Bank clean-up will help support long-term growth, says RBI GovernorMumbai: Stressing that cleaner balancesheets will lead to future loan growth for banks, RBI chief Raghuram Rajan today said a "deep surgery" is must for the clean-up that would require an "anaesthetic" in the form
Mumbai: Stressing that cleaner balancesheets will lead to future loan growth for banks, RBI chief Raghuram Rajan today said a "deep surgery" is must for the clean-up that would require an "anaesthetic" in the form of recognising NPAs on their books.
Seeking to soothe the nerves of the banks hit hard by the RBI's diktat to clean up their books by March 2017, the Reserve Bank Governor also said there won't be a repeat of the asset quality review (AQR) that has hit the banks' bottomlines -- which incidentally has resulted in a steep stock fall and a huge erosion of investors' wealth.
"We do not envisage a sequence of the AQRs," Rajan told bankers at a conference organised by industry body CII here this evening.
Using a medical jargon to impress upon the need for such a review, Rajan said a "deep surgery" is needed to clean up and the process of recognising the NPA is akin to an "anaesthetic" needed for the procedure.
Acknowledging that the AQR, under which the RBI has asked banks to recognise some top defaulting accounts as non-performing ones and provide for them, has had a debilitating impact on banks' numbers and their stocks, Rajan admitted that the earnings of state-run banks do not look "pretty".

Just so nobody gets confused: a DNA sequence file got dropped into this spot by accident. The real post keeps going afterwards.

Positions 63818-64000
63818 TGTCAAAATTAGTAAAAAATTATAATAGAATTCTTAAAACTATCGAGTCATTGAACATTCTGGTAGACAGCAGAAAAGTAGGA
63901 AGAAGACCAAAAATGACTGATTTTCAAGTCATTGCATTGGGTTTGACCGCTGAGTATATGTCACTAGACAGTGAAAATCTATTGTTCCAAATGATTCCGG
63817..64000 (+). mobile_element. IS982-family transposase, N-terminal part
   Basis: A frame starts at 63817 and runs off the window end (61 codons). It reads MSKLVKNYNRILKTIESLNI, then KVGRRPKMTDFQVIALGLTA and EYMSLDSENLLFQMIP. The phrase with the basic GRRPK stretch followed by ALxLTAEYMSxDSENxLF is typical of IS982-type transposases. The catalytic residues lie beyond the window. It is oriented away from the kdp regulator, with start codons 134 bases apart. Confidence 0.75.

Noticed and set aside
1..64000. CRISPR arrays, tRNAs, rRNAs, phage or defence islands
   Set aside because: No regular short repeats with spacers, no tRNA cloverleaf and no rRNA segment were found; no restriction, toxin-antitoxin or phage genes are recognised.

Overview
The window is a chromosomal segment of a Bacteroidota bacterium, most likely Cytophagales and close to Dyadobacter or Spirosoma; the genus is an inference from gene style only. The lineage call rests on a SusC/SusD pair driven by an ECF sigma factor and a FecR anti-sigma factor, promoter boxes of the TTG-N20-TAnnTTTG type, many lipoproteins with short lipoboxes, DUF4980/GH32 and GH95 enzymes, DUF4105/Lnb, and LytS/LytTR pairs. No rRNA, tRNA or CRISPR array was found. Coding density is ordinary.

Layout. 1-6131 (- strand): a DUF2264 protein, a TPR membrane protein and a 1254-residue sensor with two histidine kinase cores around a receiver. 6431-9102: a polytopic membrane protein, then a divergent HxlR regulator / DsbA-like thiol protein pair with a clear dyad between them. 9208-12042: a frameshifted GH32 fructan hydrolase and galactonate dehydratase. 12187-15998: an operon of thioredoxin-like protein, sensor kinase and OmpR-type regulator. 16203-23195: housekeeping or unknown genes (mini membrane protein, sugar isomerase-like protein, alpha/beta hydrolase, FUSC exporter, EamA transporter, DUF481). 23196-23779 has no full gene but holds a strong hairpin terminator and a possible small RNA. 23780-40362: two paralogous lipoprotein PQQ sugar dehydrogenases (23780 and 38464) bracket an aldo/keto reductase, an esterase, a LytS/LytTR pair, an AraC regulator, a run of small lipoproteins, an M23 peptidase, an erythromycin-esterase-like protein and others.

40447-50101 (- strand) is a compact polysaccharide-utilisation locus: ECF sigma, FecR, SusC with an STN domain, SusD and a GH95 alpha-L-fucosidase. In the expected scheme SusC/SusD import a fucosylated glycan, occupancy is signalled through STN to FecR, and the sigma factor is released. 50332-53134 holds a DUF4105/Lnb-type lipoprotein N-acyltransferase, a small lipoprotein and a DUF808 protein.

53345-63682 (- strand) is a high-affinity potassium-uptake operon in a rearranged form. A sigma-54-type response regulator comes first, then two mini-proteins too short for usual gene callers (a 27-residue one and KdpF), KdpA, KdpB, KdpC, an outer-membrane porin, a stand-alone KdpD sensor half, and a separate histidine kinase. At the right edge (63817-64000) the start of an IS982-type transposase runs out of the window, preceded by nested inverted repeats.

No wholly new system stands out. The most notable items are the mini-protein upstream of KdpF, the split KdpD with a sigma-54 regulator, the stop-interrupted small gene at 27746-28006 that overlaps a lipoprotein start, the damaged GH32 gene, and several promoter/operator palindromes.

While the Sensex has lost a little over 6 per cent since mid-January 15 when banks started declaring Q3 numbers, the sectoral BSE Bankex plunged close to 8 per cent during the same period.
If the fall continues, the market capitalisation of mid-sized private sector bank Kotak Mahindra will be soon be higher than that of the largest public sector bank SBI. Kotak Mahindra Bank today closed the day with a market cap of Rs 115,296.24 crore, while that of SBI was Rs 117,375.5 crore.
The RBI embarked on the AQR exercise from last April and while it had concerns on the world economy, it did not know of the markets getting into turmoil as they have now, he said, defending the move to undertake the AQR.
"We knew at that time that the global economy would continue to be weak but not that markets would be in turmoil as of today. Nevertheless, this simply reinforces our belief that we needed to act when we have to," Rajan said.
Almost all the major lenders in the system have reported a sharp increase in asset quality stress and heightened provisioning as a result of the AQR, under which banks have been reportedly asked to recognise stressed accounts by March end.
Critics say this will result in deserving sections of the economy being deprived of the much needed credit in a situation like the current one filled with economic gloom.
"While the profitability of some banks may be impaired in the short-run, the system, once cleaned, will be able to support economic growth in a sustainable and profitable way," Rajan added.